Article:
"A child's learning is the function more of the characteristics of his classmates than those of the teacher." James Coleman, 1972

Tuesday, January 26, 2016

TN's Cheap Choice School Model for the Needy

Last spring Tennessee passed a limited school voucher bill that offers just over $6,000 per year to disabled students who, otherwise, would attend public schools.  Ostensibly, the purpose of the legislation was to give parents more educational choices for their special needs children.

When we consider, however, that the best private schools for special needs students like the Curry Ingram Academy in Brentwood costs $38,000 per year, what kind of educational services can parents hope to find with their $6,000 voucher? Something marginal at best.

Since private schools are not bound by federal requirements, these bargain basement vouchers are only available to students whose parents are willing to give up most of their educational rights secured by IDEA. Governor Haslam was quick to sign the bill into law.

This year Haslam and his privatizing Tea Party allies in the General Assembly have the same morally-bankrupt voucher deal ready for the children of Tennessee's poorest parents.  It offers a $6,500+ voucher to parents whose children attend the highest-poverty schools to go shopping for a marginal private school education, minus any oversight or regulations to guarantee teaching and learning quality.  And the average tuition cost for private schools in Tennessee is about $1,500 more than the voucher provides.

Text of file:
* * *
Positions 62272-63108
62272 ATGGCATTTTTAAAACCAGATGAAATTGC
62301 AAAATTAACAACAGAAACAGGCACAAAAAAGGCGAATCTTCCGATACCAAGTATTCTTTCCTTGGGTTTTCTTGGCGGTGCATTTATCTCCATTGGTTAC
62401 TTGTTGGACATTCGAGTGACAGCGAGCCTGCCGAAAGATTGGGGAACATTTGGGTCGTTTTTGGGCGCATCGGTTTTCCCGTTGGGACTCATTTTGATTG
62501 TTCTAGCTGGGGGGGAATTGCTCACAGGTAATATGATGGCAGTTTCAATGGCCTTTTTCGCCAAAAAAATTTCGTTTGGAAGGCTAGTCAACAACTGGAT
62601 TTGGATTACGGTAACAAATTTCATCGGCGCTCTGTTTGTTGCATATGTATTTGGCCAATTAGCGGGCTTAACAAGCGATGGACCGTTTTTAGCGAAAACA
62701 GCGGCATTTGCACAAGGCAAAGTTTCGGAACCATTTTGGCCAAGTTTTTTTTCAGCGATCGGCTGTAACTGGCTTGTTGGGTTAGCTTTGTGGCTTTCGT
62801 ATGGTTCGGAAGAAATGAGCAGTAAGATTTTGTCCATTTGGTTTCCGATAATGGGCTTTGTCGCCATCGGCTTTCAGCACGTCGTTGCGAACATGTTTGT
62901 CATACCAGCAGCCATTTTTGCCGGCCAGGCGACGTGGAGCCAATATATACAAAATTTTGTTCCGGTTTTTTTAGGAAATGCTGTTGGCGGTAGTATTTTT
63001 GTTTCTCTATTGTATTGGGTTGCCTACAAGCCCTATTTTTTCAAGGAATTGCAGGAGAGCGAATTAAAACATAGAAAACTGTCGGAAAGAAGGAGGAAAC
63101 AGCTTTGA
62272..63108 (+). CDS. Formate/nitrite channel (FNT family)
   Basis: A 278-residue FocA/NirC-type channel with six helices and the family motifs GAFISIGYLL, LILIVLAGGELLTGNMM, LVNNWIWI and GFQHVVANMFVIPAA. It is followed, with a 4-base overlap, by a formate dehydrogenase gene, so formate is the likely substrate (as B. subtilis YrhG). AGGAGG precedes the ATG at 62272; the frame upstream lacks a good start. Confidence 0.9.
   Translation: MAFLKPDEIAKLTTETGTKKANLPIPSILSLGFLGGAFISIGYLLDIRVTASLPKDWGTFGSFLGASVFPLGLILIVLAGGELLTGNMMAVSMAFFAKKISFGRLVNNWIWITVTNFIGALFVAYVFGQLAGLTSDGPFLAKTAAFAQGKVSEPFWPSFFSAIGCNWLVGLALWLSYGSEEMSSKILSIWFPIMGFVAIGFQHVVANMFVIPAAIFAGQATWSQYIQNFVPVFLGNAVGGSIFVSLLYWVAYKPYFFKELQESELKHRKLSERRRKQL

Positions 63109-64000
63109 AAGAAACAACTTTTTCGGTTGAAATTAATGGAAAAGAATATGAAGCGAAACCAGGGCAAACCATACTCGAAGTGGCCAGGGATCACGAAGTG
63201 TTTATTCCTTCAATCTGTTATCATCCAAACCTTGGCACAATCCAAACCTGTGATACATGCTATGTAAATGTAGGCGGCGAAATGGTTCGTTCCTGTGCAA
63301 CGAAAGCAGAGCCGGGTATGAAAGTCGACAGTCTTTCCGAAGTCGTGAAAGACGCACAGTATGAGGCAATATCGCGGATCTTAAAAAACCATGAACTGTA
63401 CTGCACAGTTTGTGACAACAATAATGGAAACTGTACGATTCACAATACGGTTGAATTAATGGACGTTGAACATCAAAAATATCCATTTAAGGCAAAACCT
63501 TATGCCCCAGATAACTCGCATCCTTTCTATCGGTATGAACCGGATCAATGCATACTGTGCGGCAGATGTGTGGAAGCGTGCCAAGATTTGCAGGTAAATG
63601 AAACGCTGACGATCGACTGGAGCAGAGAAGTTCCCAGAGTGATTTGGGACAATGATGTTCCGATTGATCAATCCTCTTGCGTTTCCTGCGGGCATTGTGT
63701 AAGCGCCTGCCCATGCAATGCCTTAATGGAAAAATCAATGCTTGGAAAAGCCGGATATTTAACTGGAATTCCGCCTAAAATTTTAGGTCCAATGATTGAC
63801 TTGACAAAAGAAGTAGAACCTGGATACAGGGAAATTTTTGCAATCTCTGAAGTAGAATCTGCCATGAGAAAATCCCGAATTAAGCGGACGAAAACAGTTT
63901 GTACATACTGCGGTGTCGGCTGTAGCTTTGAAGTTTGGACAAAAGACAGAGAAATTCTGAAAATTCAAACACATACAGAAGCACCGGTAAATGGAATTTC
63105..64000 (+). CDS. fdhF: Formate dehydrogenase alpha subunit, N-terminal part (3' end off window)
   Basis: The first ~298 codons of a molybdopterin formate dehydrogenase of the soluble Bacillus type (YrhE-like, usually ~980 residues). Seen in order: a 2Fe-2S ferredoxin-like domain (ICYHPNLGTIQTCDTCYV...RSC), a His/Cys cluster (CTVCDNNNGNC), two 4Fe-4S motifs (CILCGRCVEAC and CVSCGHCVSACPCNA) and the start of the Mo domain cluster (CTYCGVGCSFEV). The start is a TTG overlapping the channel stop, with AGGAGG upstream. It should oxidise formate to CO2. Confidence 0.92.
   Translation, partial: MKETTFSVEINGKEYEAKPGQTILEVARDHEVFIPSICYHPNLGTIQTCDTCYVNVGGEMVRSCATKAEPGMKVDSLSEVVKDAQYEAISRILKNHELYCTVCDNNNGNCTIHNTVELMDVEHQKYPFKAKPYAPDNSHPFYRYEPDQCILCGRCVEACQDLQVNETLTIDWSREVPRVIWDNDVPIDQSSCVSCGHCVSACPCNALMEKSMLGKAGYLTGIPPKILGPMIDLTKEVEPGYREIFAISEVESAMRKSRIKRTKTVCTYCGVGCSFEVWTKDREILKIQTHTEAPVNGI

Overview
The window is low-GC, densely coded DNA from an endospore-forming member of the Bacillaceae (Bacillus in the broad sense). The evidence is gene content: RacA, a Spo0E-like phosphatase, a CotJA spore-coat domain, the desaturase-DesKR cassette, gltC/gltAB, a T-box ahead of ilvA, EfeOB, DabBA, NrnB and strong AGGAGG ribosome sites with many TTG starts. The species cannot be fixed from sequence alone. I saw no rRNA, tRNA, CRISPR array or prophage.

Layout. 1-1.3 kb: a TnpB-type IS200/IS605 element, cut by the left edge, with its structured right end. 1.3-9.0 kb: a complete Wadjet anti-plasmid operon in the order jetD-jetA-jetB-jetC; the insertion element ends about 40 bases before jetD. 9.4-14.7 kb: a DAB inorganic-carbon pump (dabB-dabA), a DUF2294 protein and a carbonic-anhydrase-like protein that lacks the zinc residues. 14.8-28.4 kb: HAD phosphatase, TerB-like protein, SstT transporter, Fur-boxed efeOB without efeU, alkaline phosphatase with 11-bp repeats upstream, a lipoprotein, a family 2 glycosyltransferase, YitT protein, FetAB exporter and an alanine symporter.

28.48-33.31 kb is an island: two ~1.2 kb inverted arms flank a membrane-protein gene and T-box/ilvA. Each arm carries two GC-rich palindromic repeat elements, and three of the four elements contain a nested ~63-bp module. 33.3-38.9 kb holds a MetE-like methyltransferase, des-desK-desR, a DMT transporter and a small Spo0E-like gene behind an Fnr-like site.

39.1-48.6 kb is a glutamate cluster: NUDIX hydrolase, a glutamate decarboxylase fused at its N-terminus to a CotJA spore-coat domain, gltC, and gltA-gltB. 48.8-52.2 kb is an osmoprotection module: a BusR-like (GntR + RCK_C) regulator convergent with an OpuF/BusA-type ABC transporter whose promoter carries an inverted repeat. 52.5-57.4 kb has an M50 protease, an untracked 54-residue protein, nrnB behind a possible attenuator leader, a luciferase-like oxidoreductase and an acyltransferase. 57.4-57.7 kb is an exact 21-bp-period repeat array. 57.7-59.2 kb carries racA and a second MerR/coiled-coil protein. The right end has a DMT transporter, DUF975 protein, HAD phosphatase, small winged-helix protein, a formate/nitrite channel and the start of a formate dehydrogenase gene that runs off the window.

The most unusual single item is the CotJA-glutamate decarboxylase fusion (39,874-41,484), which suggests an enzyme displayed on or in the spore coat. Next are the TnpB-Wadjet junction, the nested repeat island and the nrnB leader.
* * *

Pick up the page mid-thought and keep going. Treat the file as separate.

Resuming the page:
Hot breakfast and lunch provided in these marginal private schools?  Forget it.

To borrow from Jonathan Kozol, the day that Tennessee conservatives are willing to give every poor child in Tennessee a $30,000 voucher to attend Ensworth School or Montgomery Bell Academy, that's the day I will become a Republican.

Until such time, we should all call publicly out the hypocrites in the state legislature who mouth words about helping poor children, as they continue to refuse to provide full funding of the Basic Education Program for Tennessee's public school children.  Tennessee's abysmal record for funding public schools (ranks 47th in 2015) goes hand-in-hand with the legislative determination to further limit better educational options in the name of a phony cheap choice.


  1. Do kids in TN have to be poor to get a voucher, or is the program a subsidy for those who can afford more expensive schools?

    1. In this year's bill that has been introduced and is winding its way through, students must be from the poorest and, thus, poorest scoring schools.